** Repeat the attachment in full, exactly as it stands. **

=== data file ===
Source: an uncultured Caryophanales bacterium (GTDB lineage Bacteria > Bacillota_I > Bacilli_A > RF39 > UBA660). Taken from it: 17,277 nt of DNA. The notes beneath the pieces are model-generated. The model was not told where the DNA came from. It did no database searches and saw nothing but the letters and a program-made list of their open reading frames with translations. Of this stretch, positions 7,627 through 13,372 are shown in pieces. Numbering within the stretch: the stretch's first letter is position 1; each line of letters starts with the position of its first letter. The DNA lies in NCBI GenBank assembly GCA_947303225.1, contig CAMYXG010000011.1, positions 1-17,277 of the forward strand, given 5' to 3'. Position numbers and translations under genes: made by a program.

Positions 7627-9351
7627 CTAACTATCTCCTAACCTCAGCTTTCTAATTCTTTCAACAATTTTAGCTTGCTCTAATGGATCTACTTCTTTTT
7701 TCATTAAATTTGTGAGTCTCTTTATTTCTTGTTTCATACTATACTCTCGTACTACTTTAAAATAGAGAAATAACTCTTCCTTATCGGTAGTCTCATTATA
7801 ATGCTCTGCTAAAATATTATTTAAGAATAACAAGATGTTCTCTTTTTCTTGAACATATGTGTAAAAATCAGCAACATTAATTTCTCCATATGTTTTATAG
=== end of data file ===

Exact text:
Source: an uncultured Caryophanales bacterium (GTDB lineage Bacteria > Bacillota_I > Bacilli_A > RF39 > UBA660). Taken from it: 17,277 nt of DNA. The notes beneath the pieces are model-generated. The model was not told where the DNA came from. It did no database searches and saw nothing but the letters and a program-made list of their open reading frames with translations. Of this stretch, positions 7,627 through 13,372 are shown in pieces. Numbering within the stretch: the stretch's first letter is position 1; each line of letters starts with the position of its first letter. The DNA lies in NCBI GenBank assembly GCA_947303225.1, contig CAMYXG010000011.1, positions 1-17,277 of the forward strand, given 5' to 3'. Position numbers and translations under genes: made by a program.

Positions 7627-9351
7627 CTAACTATCTCCTAACCTCAGCTTTCTAATTCTTTCAACAATTTTAGCTTGCTCTAATGGATCTACTTCTTTTT
7701 TCATTAAATTTGTGAGTCTCTTTATTTCTTGTTTCATACTATACTCTCGTACTACTTTAAAATAGAGAAATAACTCTTCCTTATCGGTAGTCTCATTATA
7801 ATGCTCTGCTAAAATATTATTTAAGAATAACAAGATGTTCTCTTTTTCTTGAACATATGTGTAAAAATCAGCAACATTAATTTCTCCATATGTTTTATAG